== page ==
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Colleges in Michigan

Thinking of attending college in Michigan? This northern state offers a wide range of potential schools to choose from. With 90 accredited four-year schools and 57 accredited two-year schools across the state, Michigan's many colleges and universities can accommodate almost any course of study you wish to pursue.

If you're seeking a four-year program, there are 63 private non-profit schools, 12 private for-profit institutions, and 15 public universities in Michigan. Students who wish to pursue a two-year degree can choose from 31 public colleges, 11 private non-profit institutions, and 15 private for-profit colleges. Additionally, Michigan is home to 80 accredited schools that offer programs of less than two years, ranging in subjects from cosmetology to medical education.

Michigan's diverse educational options draw more than half a million students each year. In fact, in the 2010-2011 school year, Michigan's colleges and universities boasted an enrollment of 593,676 undergraduates and 92,373 graduate students, for a total student enrollment of 686,049.

The state's largest educational institution, the University of Michigan, had a student enrollment of 58,947 in the 2010-2011 academic year. Coming in at a close second, Michigan State University had 47,954 enrolled students in the same year. Not to be outdone, Michigan's community college system had 294,960 credit-seeking students enrolled in 28 campuses across the state.

Michigan Graduation Rates

Michigan's students tend to be a committed bunch. Of first-time college freshman who entered a four-year program in 2009, 79.8 percent returned in 2010. At public universities, this number rose to 81.2 percent, while private schools had a lower retention rate of 74 percent.

At two-year colleges, these numbers were a lower, with an overall 51.6 percent of students returning for a second year. Of these returnees, 51.5 percent attended a public institution. Private two-year colleges boasted a much higher retention rate at 71.2 percent.

Michigan graduation rates reflect significant differences between four and two-year programs. Of students who first enrolled in a four-year program in 2003, 54.8 percent had graduated with a bachelor's degree within six years. However, only 15.2 percent of students who began a two-year program in 2006 earned their associates degree within three years of enrolling.

These numbers are slightly lower than the national graduation rates during the same timeframe, which average 55.5 percent and 29.2 percent respectively.

SAT and ACT Scores

In Michigan, a resounding 100 percent of high school graduates took the ACT in 2011. In contrast, only 5 percent took the SAT.

Michigan students' average composite ACT score in 2011 was 20 out of a possible 36, slightly lower than the national average of 21.1. On average, Michigan students exceeded the ACT's benchmarks for college readiness in just one area - English - with an average score of 19.3. However, about 20 percent of Michigan students did achieve above benchmark scores in all four areas: English (18), math (22), reading (21), and science (24)

Michigan Average ACT Scores - 2011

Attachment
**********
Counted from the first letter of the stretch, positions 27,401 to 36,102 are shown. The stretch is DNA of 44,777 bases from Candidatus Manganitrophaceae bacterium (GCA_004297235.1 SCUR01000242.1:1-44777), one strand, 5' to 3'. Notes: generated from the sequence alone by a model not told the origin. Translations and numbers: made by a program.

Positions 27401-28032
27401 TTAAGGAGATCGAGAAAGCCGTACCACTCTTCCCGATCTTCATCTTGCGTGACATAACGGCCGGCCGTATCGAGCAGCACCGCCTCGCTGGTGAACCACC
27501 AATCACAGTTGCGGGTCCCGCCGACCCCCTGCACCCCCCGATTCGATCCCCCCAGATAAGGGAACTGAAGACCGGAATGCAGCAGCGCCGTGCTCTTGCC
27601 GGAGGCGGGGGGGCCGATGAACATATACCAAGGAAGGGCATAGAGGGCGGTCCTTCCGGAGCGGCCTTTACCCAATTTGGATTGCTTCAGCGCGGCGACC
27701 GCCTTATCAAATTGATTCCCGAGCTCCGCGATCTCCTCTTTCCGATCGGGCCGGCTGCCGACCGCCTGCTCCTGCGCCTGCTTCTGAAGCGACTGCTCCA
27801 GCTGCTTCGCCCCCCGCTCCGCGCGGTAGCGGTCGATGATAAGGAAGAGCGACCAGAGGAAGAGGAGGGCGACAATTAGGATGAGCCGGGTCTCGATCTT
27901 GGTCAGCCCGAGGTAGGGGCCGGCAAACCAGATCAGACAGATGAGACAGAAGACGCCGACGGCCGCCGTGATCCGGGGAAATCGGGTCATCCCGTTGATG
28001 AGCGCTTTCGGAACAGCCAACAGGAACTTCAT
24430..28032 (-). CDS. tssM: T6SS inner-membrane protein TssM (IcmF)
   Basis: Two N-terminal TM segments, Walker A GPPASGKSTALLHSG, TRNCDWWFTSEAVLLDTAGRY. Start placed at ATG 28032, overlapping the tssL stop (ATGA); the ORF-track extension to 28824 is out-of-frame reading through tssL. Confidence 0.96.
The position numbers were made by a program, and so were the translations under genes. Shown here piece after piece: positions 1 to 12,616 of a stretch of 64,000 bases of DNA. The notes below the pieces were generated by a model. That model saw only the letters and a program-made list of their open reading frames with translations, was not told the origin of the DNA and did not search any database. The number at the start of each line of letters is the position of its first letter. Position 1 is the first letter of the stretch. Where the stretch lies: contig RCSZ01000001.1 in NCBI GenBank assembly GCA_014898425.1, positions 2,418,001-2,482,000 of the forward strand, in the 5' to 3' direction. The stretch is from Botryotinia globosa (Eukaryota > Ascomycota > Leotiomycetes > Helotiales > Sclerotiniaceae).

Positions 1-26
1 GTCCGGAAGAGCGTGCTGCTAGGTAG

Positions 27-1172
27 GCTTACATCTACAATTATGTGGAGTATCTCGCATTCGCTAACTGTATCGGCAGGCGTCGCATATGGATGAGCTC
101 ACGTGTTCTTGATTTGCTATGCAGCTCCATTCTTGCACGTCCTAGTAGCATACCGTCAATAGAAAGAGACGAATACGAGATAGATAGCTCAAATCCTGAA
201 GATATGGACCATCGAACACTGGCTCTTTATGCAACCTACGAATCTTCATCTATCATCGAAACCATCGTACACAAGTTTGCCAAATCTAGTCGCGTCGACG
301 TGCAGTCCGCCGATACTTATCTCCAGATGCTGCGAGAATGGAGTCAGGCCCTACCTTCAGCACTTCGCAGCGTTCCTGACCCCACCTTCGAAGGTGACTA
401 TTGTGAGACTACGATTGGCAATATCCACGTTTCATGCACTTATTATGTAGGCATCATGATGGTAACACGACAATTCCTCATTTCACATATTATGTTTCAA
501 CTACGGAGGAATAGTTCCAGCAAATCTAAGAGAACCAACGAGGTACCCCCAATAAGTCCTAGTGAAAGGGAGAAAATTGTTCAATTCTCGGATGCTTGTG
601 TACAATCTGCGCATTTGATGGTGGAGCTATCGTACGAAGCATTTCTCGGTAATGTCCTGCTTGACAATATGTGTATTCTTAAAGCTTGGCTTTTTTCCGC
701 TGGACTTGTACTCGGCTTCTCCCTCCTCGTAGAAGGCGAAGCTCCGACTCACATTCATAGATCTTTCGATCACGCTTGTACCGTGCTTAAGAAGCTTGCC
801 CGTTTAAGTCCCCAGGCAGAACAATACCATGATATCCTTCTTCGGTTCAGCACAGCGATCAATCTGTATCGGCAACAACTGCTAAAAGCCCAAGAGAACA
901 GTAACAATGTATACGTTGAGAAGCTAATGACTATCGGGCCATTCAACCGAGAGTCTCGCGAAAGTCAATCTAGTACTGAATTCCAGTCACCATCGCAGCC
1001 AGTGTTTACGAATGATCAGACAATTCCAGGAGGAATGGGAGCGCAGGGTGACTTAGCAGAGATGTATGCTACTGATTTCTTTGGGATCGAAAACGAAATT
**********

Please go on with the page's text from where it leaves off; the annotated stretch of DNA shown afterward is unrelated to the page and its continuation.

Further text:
English Math Reading Science Composite







National Average ACT Scores - 2011
English Math Reading Science Composite







As for the SAT, students were tested in three areas, each with a total possible score of 800. The 5 percent of Michigan students who took the SAT in 2011 earned an average critical reading score of 583, a math score of 604, and a writing score of 573. All of these scores are slightly higher than the national averages.

Michigan SAT Percentiles - 2011
Percentile Critical Reading Mathematics Writing














National SAT Percentiles - 2011
Percentile Critical Reading Mathematics Writing














Michigan Tuition

The cost of attending a public, four-year institution in Michigan is a bit higher than the national average, with a typical resident student paying about $18,332 for tuition, fees, room, and board. The national average for in-state tuition at public universities was about $16,000 in 2011. Students from out-of-state paid about twice that, for a grand total of $37,051.

Typically, tuition at Michigan's private universities costs more for residents than it does at public universities; however, most private schools don't charge more for out-of-state students. In 2011, students at Michigan's private, four-year schools paid an average of $23,945 for tuition, fees, room, and board.

At Michigan's two-year schools, in-state students paid an average of $2,486 in tuition costs, while out-of-state students paid about $5,167.

Average Michigan Higher Education Costs - 2010-2011
Public Universities (Resident) Public Universities (Nonresident) Independent Universities (Resident & Nonresident) Public 2 Year Colleges (Resident) Public 2 Year Colleges (Nonresident)

Tuition & Fees


















Total Cost







Michigan Education Trust

If you're feeling overwhelmed by the thought of paying for college in Michigan, look into the state's three 529 plans. 529 Plans are savings instruments that typically let users make contributions tax-fee or tax-advantaged and save to cover the costs of post-secondary education.

Michigan's 529 plans include the Michigan Education Trust, a pre-paid plan that covers tuition and fees at Michigan's public colleges and universities. The Michigan Education Savings Program, a direct-sold plan, also allows families to save for expenses like room, board, and books. The MI 529 Advisor Plan, which is sold through an advisor, offers multiple investment options.

Sources: University of Michigan, National Center for Education Statistics, Michigan State University, Michigan Community College Association, National Information Center for Higher Education Policymaking and Analysis, ACT, Inc., The College Board

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